Skip to main content


Open Main MenuClose Main Menu

Shared Language Erosion May Hold the Key to an Age-old Paradox to Help Immigrant Families Live Happier, Healthier Lives

Friday, January 28, 2022

Can you imagine what it would be like if you and your mother didn’t speak the same language? Or if you were only modestly fluent in the same language? How woul

d it change your relationships and your identity if your older sibling had to translate for you in your own home? 


Well, this is precisely the fate of many immigrant families in Oklahoma and across the United States, said Ron Cox, Oklahoma State University Extension marriage and family specialist, and director of the OSU Center for

A family of six pose in front of the camera for a picture.

 Immigrant Health and Education.  


“What we have learned studying and working with immigrant families is that children begin life speaking and understanding their heritage language. However, upon entering school their English skills skyrocket while their heritage language ability stays about the same or even declines over time,” he said. “By the time these children are adolescents, many have a clear preference for English and struggle to speak their heritage language beyond simple phrases used at home. At the same time, their parents’ English language skills show only modest gains, creating what we have begun to call ‘Shared Language Erosion.’”   


Communication is key to family life as it enables family members to express and share their needs, joys, aspirations and concerns. It also is a method to resolve problems and find assistance for challenges. In its simplest form, communication is the verbal and non-verbal exchange of information through which shared meaning is created.

Cox said the lack of a common shared language makes it hard for parents and their children to effectively communicate with each other. This can lead to increases in parent-child conflict, reductions in parental competence, and aggravate pre-existing flaws in parent-child attachment.


“Any of these may increase adolescent vulnerability to deviant peer influences,” Cox said.


In addition to parent-child relationships, Shared Language Erosion can affect the child’s ties with grandparents, extended kin and a sense of connection and belonging to their heritage culture.  When immigrant children do not learn their heritage language, they often feel disconnected and lost.


“I’m not from here or from there is a common phrase heard from immigrant children,” he said. “Without a strong sense of ethnic identity and belonging, children can become anxious, depressed or begin to act out in anti-social ways.”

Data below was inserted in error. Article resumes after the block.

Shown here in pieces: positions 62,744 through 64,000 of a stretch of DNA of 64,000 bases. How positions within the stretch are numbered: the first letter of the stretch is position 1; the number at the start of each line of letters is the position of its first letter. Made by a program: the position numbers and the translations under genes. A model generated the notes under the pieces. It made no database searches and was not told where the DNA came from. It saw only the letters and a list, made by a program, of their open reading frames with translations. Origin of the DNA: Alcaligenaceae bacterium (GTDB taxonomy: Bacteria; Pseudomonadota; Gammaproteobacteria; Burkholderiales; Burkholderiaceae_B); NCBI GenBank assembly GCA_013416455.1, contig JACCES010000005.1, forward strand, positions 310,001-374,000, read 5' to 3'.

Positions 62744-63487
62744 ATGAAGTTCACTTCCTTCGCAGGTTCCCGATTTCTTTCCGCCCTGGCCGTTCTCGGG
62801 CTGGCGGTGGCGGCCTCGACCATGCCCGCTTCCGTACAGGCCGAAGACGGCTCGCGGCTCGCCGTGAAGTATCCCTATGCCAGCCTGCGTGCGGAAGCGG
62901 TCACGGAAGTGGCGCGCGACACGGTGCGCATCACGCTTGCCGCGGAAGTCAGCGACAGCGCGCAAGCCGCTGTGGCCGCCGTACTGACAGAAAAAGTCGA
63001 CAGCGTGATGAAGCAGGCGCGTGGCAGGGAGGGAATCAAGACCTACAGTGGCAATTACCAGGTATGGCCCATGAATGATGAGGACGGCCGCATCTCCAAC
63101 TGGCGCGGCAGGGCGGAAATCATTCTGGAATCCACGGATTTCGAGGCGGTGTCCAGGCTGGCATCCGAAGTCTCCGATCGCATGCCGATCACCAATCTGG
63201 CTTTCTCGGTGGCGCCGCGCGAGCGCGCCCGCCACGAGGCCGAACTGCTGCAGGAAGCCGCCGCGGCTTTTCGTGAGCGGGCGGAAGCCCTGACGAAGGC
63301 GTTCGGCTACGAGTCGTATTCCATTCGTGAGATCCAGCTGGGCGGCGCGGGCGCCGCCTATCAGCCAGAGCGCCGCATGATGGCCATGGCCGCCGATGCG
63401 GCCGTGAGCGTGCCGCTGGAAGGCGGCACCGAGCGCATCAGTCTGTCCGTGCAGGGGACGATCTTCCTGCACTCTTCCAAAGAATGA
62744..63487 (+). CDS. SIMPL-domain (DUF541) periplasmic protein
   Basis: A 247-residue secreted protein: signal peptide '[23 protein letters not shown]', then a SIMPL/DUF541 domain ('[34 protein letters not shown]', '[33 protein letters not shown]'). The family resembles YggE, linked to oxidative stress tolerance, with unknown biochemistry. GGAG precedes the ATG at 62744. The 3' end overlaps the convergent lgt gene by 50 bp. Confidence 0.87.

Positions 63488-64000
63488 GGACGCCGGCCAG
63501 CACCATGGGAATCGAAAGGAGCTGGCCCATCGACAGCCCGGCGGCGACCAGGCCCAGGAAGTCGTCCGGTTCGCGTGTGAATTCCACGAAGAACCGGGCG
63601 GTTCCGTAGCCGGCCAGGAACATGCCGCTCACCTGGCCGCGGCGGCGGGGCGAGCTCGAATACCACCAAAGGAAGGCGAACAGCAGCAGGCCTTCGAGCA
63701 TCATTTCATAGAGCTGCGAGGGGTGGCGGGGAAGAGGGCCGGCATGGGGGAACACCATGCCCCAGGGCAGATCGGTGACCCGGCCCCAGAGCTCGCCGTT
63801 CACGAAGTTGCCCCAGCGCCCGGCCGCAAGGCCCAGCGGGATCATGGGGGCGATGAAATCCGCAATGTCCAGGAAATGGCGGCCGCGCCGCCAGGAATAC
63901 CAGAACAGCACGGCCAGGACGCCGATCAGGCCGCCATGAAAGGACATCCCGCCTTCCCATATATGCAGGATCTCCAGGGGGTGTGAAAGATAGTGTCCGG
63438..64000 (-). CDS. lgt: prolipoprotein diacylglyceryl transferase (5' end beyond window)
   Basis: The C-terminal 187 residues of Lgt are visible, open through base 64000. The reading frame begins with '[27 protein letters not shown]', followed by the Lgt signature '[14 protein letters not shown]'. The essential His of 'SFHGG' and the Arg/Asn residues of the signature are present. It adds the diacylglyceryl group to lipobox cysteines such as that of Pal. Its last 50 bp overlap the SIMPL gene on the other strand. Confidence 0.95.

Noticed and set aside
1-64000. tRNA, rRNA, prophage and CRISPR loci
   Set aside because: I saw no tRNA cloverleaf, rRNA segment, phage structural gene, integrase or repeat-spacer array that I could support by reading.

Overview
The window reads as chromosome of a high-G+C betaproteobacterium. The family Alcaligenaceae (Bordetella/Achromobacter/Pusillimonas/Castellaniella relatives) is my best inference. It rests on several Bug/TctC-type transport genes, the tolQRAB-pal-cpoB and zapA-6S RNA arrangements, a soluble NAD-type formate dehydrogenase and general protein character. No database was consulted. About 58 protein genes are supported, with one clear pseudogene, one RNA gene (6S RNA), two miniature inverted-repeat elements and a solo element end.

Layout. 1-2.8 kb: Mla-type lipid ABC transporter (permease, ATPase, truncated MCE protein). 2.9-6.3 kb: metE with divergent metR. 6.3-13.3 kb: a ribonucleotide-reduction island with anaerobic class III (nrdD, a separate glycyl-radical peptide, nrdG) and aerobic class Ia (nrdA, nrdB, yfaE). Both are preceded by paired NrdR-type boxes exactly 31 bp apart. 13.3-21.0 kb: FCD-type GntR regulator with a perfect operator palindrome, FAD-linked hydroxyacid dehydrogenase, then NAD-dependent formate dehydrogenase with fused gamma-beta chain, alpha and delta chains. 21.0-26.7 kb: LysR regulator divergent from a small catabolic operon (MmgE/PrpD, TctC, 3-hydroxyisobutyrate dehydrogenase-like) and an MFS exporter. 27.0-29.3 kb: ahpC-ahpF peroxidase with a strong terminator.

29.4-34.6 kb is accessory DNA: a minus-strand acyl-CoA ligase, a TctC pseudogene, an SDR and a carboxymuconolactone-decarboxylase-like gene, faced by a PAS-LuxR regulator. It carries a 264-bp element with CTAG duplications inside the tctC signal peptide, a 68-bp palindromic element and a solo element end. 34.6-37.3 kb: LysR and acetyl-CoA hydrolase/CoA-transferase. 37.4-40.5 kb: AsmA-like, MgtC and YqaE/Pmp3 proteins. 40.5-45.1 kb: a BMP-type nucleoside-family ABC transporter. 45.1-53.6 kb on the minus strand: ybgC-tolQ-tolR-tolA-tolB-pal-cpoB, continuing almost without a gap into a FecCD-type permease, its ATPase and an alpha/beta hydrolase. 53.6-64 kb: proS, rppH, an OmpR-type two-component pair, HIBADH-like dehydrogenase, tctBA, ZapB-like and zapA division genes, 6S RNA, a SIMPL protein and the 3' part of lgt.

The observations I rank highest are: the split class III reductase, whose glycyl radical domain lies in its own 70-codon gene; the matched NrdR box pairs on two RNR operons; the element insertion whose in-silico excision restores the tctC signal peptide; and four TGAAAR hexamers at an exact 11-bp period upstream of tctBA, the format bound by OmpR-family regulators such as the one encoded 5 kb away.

The Immigrant Paradox is a term used among researchers to describe declines in physical, mental and behavioral health in second- and third-generation immigrants compared to their first-generation counterparts. First-generation immigrants are more physically and mentally healthy, much less likely to be involved in crimes and use fewer social services compared to individuals from the host culture. However, this advantage begins to wane with the second generation, and declines even more with the third generation.


“Studying the impact of family communication on the development of immigrant children can help explain the transgenerational shift in health and behavior,” Cox said. “Given the growth immigrant populations across the country, the concept of Shared Language Erosion is important to developmental and family scientists interested in helping immigrant families adjust to their new lives in their host country.”


Cox goes further to say understanding immigrant populations is key to addressing the needs of the state and the nation. For example, the Latino population in the United States has increased by about 2% a year for the past decade, growing from 50.7 million in 2010 to 60.6 million in 2020, and that growth is expected to continue.


In fact, demographic estimates predict that 88% of the country’s population growth over the next five decades will be due to immigrants and their descendants.

“This current and projected growth of immigrants in the U.S. has enormous implications for our nation’s future workforce, our educational system, and our healthcare system” said Cox, “and is why we have established the OSU Center for Immigrant Health and Education. OSU has a strong track record taking action to promote diversity and an inclusive environment and the Center for Immigrant Health and Education is just one more step in that direction.” 


At this time, researchers don’t yet know the extent to which Shared Language Erosion explains negative outcomes among second- and third-generation immigrant youth. However, because immigration is a global phenomenon as old as time, and will most likely continue, answering these questions and others has the potential to greatly improve the lives of millions of families every year for generations to come.

Back To Top